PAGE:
The real estate sector plays a key role in the economy, in the society and in the environment, as highlighted in a recent study published by EPRA1 (European Public Real Estate Association) and INREV (European Association for Investors in Non-listed Real Estate Vehicles).
A performing and functional real estate infrastructure provides fundamental support for achieving the full potential of an economy and its citizens. This aspect is even more relevant in a context characterised by marked demographic and behavioral changes, which make end users’ requirements of real estate products increasingly dynamic and demanding.
Aligning real estate supply with end-user demand is also the main prerequisite for achieving resilient and sustainable investment performance by institutional investors who typically allocate part of their portfolios to the real estate asset class itself.
Finally, the notion that the real estate sector is responsible for a large proportion of natural resource and energy consumption globally is now broadly consolidated, contributing directly and indirectly to a substantial proportion of CO2 emissions into the atmosphere (in particular, it is estimated that buildings and the construction sector are responsible for about 38% of the Global carbon emissions2).
The real estate sector and the entire supply chain for which the sector is part of (from the construction materials sector up to the involvement of tenants who occupy the buildings), plays a central role in the debate on climate change and are important channels for the development of specific actions to counteract the increase in global warming.
The integration of the ESG aspects (Environmental, Social and Governance) into the operations of a company have become significant and defining issues in the market today. Since the publication of the 17 Sustainable Development Goals (SDGs) and the commitments made by governments and businesses at the last Conference of the Parties on Climate Change (COP25), held in Madrid in December 2019, the year 2020 has seen a decisive acceleration of regulatory and financial action at the European level to further guide the path of decarbonisation of the economic and social systems.
In January 2020, the Green Deal was approved, a plan for sustainable investments aimed at directing European economic and social development by 2050, reducing net CO2 emissions to zero, in line with the commitments made towards the Sustainable Development Goals of the United Nations 2030 Agenda. The measures launched by the European Commission aim to mobilise public and private investments for approximately Euro 1,000 billion and will affect different industries and services, from energy to the construction sector.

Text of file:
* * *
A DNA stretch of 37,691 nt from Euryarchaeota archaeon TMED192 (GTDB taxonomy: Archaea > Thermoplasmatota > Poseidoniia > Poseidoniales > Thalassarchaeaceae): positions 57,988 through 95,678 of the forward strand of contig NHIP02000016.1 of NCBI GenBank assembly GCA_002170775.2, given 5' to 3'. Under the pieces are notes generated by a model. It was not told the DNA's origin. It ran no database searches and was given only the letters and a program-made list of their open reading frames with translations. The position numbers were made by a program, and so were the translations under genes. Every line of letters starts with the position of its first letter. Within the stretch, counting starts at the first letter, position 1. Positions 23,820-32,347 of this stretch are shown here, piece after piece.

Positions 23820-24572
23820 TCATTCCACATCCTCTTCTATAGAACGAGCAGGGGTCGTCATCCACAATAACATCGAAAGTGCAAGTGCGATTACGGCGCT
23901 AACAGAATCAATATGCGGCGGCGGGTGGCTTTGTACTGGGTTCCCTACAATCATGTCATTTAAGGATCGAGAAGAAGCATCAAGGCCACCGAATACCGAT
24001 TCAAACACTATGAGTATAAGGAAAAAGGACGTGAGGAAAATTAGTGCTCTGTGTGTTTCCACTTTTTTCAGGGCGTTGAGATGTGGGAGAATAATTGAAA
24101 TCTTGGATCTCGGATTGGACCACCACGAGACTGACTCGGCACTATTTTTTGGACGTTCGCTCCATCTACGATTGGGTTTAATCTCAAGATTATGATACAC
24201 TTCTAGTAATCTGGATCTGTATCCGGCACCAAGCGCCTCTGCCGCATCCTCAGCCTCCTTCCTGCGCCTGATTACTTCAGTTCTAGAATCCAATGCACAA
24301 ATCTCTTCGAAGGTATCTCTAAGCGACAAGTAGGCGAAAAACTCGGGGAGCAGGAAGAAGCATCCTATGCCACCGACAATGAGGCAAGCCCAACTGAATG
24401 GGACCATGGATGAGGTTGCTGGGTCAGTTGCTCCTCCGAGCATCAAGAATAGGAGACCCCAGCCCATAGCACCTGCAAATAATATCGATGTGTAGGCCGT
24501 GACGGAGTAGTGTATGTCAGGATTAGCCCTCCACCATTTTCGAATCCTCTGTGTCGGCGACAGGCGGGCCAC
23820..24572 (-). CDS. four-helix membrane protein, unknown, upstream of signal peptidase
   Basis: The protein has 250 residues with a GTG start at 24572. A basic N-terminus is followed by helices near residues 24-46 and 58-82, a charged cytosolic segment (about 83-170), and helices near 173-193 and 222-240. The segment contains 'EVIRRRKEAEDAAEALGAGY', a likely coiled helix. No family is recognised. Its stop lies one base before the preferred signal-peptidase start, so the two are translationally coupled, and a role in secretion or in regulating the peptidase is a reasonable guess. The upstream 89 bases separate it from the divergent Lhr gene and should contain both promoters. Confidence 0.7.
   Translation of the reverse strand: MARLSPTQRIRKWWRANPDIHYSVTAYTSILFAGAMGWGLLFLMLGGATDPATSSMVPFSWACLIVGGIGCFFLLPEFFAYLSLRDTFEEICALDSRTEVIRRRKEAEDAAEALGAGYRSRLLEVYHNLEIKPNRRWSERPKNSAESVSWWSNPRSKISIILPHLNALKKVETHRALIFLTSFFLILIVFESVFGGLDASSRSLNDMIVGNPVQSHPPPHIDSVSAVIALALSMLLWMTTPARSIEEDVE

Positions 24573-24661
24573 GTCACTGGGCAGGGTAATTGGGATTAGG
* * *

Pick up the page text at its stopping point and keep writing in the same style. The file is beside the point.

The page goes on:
During June 2020, the Regulation no 2020/852 of the European Parliament and the European Council was approved, which for the first time contained the definition and criteria for the classification of sustainable investments. Among the economic activities regulated according to the objectives of limiting CO2 emissions, the entire real estate value chain has been included: construction of new buildings, renovation of existing buildings, timely measures for renovation, purchase and ownership of real estate, among which activities today contribute to approximately one-third of greenhouse gas emissions of which the European Union are attributable.
The EU taxonomy in support of sustainable finance will become fully operational by 2022 and will have a significant impact on the investment community, and consequently on the companies which are part of the investors’ portfolios. The result for the real estate sector will be the acceleration of a virtuous circle where the increase in the supply of buildings that meet high performance standards will encounter the investment demand from increasingly sophisticated operators in assessing risk and return profiles according to sustainability criteria.
1 Real Estate in Real Economy 2020 report. EPRA & INREV
2 2020 Global Status Report for Buildings and Construction, UN Environment programme